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Factors influencing consumer potato storability in the warm tropics




Tupac Yupanqui, Alberto L., author
Knutson, Kenneth W., advisor
Harrison, Monty D., committee member
Cranshaw, Whitney S., committee member

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This study was done to determine the feasibility of and explore ways to store consumer potatoes in the warm tropics and reduce storage losses to acceptable levels. The research was done during 2 years, 1988 and 1989, at the mid-elevation jungle research station of the International Potato Center located at San Ramon (800 m elevation), Peru. Pathogen induced rotting is the major cause of loss during storage in the warm tropics. Studies were done to evaluate the storage potential of clones adapted to the warm tropics and determine if any significant relationship existed between storage potential and rotting response to Erwinia and Fusarium spp. when inoculated separately and simultaneously. Finding a suitable relationship would simplify screening in breeding programs to identify progeny with good storage potential. Some of the more suitable clones that were identified for storage in the warm tropics were Desiree, Kufri Jyoti, Serrana, LT-5 and B71 240.2. A significant relationship between storage potential and rotting induced by inoculation was only obtained when the Erwinia and Fusarium spp. were inoculated simultaneously. Since rapid wound healing is essential to reduce pathogen invasion and rotting, the rapidity of wound healing was evaluated. Thirteen of 15 test clones showed over a 90% reduction in F. solani induced dry rot after only 6 days at 25 C. Thus, this evaluation is probably not sufficiently sensitive to differentiate clones in their storage potential. Delaying harvest for 8 days after vine senescence to allow skin setting was slightly beneficial during the dry season but was detrimental during the wet season. A hazard of delaying harvest is the possibility of increased potato tuber moth (PTM) infestation. Removing visibly diseased, insect infested and damaged tubers before storage was very effective in reducing storage losses due to rotting and PTM infestation. Dipping potatoes in solutions of sodium hypochlorite and thiabendazole was very detrimental. However, dusting with thiabendazole just after harvest and dusting with chloro-isopropyl-phenyl-carbamate (CIPC) after 4 weeks was beneficial. CIPC did not reduced sprouting but completely controlled PTM infestation. This research has shown that it is possible to store potatoes in the warm tropics using the proper clones and procedures.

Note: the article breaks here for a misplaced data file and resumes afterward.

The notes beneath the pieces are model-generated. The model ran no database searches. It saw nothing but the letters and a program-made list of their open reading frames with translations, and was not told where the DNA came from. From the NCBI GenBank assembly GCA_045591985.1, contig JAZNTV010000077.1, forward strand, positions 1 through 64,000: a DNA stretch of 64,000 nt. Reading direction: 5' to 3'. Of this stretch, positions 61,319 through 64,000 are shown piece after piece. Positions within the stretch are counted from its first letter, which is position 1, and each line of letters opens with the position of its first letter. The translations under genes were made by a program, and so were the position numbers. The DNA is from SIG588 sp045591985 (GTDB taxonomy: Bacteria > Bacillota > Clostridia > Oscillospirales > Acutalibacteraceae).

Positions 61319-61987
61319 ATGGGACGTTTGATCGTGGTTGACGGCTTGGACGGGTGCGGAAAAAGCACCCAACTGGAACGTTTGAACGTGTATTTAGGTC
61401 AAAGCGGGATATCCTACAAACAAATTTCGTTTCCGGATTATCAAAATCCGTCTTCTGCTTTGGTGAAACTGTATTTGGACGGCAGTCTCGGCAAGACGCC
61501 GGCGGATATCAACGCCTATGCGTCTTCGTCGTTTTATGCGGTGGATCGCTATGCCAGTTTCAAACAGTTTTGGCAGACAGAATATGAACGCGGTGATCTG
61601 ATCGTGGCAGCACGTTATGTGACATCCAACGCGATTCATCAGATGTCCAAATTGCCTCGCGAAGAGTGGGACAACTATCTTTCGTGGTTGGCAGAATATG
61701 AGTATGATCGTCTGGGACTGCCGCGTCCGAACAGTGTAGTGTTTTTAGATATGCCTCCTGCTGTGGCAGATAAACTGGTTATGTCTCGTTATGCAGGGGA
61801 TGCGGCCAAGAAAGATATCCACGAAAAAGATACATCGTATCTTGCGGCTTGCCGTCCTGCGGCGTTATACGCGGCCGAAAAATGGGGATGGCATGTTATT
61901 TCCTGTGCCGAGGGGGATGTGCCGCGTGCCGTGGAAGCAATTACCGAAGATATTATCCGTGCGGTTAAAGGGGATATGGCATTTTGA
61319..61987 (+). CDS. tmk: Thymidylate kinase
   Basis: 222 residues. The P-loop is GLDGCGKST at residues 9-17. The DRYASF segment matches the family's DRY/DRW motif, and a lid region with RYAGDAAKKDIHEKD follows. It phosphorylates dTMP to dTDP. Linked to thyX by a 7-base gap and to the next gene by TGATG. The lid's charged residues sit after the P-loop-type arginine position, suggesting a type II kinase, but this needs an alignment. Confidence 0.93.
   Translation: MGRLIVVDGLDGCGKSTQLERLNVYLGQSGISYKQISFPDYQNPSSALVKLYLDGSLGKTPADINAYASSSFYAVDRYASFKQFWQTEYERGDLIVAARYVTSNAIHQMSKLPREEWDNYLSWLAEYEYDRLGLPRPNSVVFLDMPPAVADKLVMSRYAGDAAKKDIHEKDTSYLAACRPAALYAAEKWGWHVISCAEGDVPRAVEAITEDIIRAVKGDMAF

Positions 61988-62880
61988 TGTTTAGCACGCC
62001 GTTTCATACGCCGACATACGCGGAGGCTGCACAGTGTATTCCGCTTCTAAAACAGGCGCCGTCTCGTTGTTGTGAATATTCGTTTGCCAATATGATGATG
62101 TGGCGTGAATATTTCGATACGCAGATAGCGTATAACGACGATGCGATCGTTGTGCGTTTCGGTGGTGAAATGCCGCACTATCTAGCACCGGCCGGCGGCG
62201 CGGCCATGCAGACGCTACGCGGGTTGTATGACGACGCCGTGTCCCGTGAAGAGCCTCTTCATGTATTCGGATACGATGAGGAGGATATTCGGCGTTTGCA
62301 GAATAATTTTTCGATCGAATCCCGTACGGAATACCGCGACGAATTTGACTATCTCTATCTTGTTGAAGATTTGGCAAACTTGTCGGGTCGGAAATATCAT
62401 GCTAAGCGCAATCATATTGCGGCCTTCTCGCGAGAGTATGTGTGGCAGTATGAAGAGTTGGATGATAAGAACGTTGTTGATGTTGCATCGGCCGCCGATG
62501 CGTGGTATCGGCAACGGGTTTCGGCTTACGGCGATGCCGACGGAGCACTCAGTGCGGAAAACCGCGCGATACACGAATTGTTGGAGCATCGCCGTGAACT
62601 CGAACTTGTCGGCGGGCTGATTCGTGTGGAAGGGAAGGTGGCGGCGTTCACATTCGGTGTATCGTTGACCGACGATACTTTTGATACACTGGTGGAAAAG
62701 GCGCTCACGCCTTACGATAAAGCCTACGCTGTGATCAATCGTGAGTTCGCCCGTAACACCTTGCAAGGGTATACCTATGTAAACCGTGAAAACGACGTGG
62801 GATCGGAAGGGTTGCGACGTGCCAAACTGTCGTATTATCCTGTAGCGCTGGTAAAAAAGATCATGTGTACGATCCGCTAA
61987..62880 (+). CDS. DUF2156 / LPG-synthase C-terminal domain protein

1990 Fall.
Covers not scanned.
Includes bibliographical references.

Rights Access


Potatoes -- Storage -- Tropics
Potatoes -- Handling -- Tropics


Associated Publications